Ask Alice: Are boys reading?
Ask Alice is an online column produced by the #LoveOzYA team, and written by our Secretary, Alice Boer-Endacott, who has published several young adult fantasy novels and a non-fiction essay.
Ask Alice is designed to unpack all aspects of the Australian young adult literary scene, so if you’ve got a question, go ahead and Ask Alice!
Here at Ask Alice I’ve already tackled the question of whether or not young Australians are actually reading Australian YA.
But now, another mystery about teenagers and their reading habits has landed on my desk.
To be fair, there are a LOT of mysteries when it comes to teenagers, but this month I’m just tackling the one, and it’s specifically in relation to boys.
See, the thing is, we know quite a bit about female readers —including female teen readers. But male readers of most ages are a black hole when it comes to knowing what they’re reading and at what age. So here at Ask Alice, I reached out to some of the people who actually interact with the most elusive of all creatures — the teenage male reader — and asked what their expertise and day-to-day work might reveal on the question of whether teen boys are reading, and if so, what.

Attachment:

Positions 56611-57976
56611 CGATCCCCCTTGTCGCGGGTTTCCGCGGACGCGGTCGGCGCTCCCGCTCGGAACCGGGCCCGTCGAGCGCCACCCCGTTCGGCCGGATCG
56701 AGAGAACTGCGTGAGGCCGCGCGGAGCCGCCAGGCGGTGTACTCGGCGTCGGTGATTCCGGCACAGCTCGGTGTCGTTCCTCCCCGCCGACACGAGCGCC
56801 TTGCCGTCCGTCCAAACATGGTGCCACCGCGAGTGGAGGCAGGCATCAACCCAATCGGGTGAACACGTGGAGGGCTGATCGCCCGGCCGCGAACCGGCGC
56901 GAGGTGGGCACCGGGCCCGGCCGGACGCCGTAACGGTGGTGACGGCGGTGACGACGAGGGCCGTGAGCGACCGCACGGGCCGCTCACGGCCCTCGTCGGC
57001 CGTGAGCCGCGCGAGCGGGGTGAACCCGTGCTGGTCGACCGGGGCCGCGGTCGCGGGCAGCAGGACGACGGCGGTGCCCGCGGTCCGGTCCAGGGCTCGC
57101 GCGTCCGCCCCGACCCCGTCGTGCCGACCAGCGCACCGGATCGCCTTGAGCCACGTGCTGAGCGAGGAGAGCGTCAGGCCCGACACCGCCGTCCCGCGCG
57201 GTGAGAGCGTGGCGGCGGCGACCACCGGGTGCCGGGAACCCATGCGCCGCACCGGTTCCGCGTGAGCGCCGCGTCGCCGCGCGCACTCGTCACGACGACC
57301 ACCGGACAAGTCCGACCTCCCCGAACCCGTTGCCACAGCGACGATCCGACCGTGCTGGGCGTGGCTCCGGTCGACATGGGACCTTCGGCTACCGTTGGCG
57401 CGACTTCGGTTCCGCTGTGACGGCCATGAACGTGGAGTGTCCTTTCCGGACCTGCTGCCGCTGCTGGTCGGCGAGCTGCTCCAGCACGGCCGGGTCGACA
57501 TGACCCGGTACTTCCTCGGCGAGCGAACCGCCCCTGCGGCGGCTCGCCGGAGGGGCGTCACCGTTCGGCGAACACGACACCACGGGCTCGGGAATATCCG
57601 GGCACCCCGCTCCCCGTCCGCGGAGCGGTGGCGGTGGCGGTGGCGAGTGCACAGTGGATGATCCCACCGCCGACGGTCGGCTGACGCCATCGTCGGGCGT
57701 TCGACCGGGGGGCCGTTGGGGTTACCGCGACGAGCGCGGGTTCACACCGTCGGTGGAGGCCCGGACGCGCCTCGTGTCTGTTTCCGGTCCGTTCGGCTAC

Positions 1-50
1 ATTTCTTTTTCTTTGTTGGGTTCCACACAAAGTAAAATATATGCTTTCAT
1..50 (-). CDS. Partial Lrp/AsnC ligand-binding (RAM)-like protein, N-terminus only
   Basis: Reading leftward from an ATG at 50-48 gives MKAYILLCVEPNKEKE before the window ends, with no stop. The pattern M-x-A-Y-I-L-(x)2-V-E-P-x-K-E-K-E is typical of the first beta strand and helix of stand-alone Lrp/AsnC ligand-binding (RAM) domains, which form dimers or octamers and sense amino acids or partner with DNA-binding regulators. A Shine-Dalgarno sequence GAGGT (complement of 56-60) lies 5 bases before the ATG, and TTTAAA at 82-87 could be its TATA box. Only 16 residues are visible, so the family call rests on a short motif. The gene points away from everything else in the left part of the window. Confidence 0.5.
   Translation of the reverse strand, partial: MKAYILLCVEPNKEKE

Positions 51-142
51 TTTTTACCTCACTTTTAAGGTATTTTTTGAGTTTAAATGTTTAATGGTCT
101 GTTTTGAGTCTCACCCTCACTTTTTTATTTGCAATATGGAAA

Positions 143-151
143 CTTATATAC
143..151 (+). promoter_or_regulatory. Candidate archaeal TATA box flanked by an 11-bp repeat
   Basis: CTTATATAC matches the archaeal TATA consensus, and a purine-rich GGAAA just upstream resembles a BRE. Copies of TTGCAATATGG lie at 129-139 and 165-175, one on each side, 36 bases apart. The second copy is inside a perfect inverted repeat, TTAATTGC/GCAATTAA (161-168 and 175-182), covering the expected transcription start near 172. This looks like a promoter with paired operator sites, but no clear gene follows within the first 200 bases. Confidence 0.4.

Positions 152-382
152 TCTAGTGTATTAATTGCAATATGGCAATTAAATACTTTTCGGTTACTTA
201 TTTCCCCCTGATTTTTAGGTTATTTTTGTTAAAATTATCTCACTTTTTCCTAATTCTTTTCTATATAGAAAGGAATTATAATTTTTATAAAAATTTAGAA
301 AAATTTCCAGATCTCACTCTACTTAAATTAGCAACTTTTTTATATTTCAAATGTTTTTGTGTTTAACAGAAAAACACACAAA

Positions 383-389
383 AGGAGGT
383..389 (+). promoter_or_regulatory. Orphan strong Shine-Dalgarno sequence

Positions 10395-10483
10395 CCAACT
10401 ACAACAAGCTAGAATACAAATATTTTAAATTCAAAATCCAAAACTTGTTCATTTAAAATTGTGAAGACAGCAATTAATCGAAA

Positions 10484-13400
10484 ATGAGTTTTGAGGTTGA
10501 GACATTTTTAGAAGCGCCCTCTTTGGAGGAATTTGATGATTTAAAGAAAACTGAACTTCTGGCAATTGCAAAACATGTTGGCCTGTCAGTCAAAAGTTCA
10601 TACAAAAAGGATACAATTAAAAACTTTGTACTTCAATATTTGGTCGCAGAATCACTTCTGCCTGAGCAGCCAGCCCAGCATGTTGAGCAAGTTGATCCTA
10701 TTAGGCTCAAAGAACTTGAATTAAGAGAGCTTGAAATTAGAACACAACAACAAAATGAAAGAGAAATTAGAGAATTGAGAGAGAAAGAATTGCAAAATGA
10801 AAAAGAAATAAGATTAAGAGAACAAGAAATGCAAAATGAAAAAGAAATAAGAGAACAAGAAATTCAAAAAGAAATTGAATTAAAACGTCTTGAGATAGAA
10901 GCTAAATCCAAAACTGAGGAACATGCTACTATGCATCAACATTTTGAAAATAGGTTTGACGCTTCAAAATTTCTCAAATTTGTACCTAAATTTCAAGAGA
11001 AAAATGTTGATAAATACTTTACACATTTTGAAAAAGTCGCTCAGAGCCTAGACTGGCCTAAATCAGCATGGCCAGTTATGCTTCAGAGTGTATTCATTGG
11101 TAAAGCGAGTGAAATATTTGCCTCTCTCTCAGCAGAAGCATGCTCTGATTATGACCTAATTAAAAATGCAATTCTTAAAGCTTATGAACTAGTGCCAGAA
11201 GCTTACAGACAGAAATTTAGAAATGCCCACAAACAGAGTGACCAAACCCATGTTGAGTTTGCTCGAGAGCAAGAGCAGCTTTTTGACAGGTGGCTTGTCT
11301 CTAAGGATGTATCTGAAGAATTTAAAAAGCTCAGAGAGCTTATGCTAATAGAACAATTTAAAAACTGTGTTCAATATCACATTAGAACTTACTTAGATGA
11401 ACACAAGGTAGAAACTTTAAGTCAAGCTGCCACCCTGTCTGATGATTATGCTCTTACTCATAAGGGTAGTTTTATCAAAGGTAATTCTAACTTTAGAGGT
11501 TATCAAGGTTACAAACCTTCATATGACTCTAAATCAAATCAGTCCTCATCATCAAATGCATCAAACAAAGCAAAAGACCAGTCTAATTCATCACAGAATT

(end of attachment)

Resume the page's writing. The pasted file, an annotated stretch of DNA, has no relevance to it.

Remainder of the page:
First of all, there appears to be a clear overall trend — as they get older, teenage boys do read less than teenage girls.
Cathy, who works in a school library, observed: “We find that there is lots of engagement with reading in years 5 and 6, and then the drop off begins from the end of year 6 onwards,”
This is supported by the hard data from our friends at the Deakin Teen Reading Project who have been hard at work collecting responses from over 2,400 (and counting!) NSW secondary school students. Preliminary analysis of the current results reveals that reading rates start to decline from 13 years old, but at similar rates for boys and girls across each of the categories.
A gender gap starts to emerge at age 14, however. Twenty-nine per cent of 14 year old boys say they don’t read at all, compared to 24 per cent of girls. But skip forward to the 16 year old bracket, and the percentage of boys who don’t read at all has grown to 43 per cent compared with 25 per cent of girls.
When young people read is also relevant. By and large, teenage girls are much more likely than boys to say that they read more during the school holidays than they do in the school term.
This is similarly supported by the experiences of the lovely Holly from Western Australian bookstore Paper Bird, in her experience with the store’s YA Book Club.
”Our YA Book Club is made up of mostly teenage girls, while our Middle Fiction and Junior Fiction Book Clubs tend to have more of an even spread between boys and girls,” Holly says.